Brookline Bird Club Pelagic (Part 1)

Although I had gone on a Brookline Birding Club pelagic trip out of Hyannis before, my trip in late August was the first time doing it not as a birder, but as an all-around naturalist. Being interested in more than just the bird life we would see on the trip unlocked dozens of potential new species I hadn’t even noticed before. 

The trip started off slow. Leaving the harbor we were almost immediately surrounded by thick fog, making it very difficult to see any birds at all. We were lucky enough to spot both Common and Roseate Terns feeding just outside the harbor, but they were few and far between. Not long after reaching the open ocean, we had our first exciting species. “Get on that Cory’s!!” As soon as I heard that announcement I knew what the spotters had found. A Scopoli’s Shearwater! While currently considered a subspecies of Cory’s Shearwater, many scientists believe this to be a distinctive species making it a major target for birders on the East Coast. Just as we were getting over the excitement of the shearwater, a Parasitic Jaeger flew right over the bow of the boat! While I had seen many of these birds from shore on Cape Cod, it was a lifer for many onboard and a cause for celebration.

Cory’s Shearwater

The next few hours were not as exciting. The constant pitching and tossing of the waves had me laying down on a bench with my eyes fixed on the horizon. Luckily I didn’t miss much. The best sighting was an Atlantic Manta Ray, which I was able to get poor but identifiable photos of before collapsing back on the bench. Just as I was starting to feel well enough to head back up to the front of the boat, someone yelled out “WHITE-FACED STORM PETREL!!” I immediately jumped up and rushed to the bow, surrounded by other anxious birders scanning the horizon, hoping they didn’t miss this incredibly rare species. After 15 minutes of searching, we finally caught up to the storm petrel. These storm petrels have a wingspan of just over 7 inches long, yet spend their entire lives on the open ocean, only coming to land to nest. They traverse the waves by pushing off from the water with their feet and using their stiff wings to glide a few feet before repeating the process again and again for hundreds or even thousands of miles. This distinctive way of movement gives them the nickname “sea kangaroos” and is what makes them one of my favorite animals on the planet. It took nearly half an hour for everyone on board to get over the excitement of seeing this amazing bird. Just imagine what everyone was feeling when we started seeing many, many, more.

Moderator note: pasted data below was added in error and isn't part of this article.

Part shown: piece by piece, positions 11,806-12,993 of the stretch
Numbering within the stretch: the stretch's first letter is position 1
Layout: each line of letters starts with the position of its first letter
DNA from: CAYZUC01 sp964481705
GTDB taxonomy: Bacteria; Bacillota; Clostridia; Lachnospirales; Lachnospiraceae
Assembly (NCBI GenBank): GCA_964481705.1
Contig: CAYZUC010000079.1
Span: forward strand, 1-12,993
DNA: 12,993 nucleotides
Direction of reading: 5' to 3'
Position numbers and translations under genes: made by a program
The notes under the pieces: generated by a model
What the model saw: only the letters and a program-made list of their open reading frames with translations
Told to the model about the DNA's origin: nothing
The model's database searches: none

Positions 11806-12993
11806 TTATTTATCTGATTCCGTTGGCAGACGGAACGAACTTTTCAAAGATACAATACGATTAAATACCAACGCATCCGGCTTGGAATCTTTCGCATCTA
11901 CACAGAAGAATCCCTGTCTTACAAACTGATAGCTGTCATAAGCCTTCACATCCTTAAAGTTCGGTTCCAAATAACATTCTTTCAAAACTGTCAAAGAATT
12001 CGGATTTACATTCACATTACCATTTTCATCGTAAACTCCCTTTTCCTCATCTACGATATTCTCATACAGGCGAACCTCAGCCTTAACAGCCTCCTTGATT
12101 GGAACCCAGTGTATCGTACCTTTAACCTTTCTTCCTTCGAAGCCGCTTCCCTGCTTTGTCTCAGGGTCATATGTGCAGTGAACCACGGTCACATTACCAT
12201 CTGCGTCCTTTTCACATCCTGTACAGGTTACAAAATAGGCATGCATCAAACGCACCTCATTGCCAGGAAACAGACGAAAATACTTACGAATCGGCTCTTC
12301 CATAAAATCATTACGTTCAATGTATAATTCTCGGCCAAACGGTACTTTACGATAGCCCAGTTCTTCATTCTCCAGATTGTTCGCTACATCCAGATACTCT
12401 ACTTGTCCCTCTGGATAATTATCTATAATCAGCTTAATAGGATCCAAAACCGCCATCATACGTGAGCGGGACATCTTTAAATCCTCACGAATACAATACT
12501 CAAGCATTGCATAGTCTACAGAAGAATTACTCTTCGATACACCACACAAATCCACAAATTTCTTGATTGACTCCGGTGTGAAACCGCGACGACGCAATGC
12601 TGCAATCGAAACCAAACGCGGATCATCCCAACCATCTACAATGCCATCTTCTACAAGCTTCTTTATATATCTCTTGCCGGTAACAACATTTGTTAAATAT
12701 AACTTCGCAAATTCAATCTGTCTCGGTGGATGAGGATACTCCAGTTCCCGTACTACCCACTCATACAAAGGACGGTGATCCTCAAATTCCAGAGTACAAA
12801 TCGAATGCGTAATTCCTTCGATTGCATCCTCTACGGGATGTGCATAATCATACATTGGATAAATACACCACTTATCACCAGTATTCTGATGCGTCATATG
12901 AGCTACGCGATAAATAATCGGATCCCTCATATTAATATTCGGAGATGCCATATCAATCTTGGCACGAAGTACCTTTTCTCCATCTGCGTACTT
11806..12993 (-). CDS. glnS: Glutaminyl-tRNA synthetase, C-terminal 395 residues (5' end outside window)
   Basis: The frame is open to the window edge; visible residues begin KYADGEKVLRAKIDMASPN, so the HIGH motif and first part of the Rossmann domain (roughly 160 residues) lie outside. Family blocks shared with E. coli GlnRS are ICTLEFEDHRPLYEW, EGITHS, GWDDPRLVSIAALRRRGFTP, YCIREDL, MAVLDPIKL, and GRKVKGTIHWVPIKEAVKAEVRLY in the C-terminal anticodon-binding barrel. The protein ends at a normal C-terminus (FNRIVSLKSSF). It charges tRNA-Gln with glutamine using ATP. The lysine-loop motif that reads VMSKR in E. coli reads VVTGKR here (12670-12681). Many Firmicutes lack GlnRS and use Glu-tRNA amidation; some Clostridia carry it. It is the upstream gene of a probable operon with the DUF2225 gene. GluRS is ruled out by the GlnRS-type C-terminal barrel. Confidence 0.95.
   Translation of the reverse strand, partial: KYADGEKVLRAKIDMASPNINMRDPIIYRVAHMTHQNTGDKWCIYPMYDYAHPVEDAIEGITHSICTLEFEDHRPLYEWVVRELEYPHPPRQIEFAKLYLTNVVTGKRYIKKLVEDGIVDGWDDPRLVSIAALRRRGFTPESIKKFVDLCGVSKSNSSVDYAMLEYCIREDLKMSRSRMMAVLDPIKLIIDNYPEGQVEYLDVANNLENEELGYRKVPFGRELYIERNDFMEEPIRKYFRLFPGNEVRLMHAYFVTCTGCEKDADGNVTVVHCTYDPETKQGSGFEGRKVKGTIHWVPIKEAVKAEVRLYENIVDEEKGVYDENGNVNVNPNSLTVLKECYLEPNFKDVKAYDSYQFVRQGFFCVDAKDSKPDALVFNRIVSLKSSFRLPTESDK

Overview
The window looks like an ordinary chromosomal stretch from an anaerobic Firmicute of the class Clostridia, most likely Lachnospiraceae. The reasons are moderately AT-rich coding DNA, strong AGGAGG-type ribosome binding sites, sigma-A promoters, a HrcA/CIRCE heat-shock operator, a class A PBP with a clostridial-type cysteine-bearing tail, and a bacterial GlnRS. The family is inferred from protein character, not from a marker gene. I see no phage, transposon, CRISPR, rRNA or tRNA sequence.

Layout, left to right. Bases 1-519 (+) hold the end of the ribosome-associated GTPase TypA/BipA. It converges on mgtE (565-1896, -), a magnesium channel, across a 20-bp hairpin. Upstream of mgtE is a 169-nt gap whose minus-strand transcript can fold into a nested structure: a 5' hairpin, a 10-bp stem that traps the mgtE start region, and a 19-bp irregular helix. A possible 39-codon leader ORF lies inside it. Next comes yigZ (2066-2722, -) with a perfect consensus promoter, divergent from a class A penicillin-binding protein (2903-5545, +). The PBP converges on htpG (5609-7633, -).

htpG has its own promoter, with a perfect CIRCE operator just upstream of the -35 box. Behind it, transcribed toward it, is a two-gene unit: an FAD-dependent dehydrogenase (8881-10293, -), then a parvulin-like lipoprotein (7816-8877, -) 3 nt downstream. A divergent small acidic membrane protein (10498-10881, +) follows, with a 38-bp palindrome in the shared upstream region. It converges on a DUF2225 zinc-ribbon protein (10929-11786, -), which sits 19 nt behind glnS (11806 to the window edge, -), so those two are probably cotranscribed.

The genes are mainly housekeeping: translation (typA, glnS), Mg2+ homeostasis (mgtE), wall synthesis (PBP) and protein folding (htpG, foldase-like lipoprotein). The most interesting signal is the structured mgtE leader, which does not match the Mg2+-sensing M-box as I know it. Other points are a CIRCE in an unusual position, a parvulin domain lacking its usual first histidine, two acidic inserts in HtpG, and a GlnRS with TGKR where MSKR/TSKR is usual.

White-faced Storm Petrel

Whale Watching and Seabirding

As a young child, going on whale watches was one of my favorite summertime activities. Something about being out on the open ocean and seeing these majestic creatures was magical to me and it still is to this day. Unfortunately, due to the COVID-19 pandemic, among other factors, I hadn’t gone on a whale watch in several years.

We set out from Plymouth at 9:00 am and quickly began to rack up some of the more common seabirds. Inshore species like Double-crested Cormorants and Great Black-backed Gulls flew past the boat, distant shearwaters glided effortlessly over the waves, and Barn Swallows darted through the air. I had to quickly relearn how to use my 400mm lens as I had been focusing more on macro photography over the past few months. It was a struggle at first, but I quickly got the hang of it and started photographing some of the fantastic birds that flew close to the boat. 

After about thirty minutes of travel, we began to make it out to the deeper waters of Cape Cod Bay. While not quite the open ocean, it was a much better habitat for the many varieties of seabirds that hunted for food in its warm waters. While most of our group decided to stay on the upper deck to get a better vantage point for the seabirds, I decided to venture out to the front of the boat. Although the wind prevented me from getting the best photos of the dozens of shearwaters that flew past the boat, the birds themselves did not disappoint. I had never seen seabirds as close as I did that day and it was amazing. At one point, a Cory’s Shearwater flew only about twenty feet from my head and I was able to observe all the tiny details that made this species so beautiful.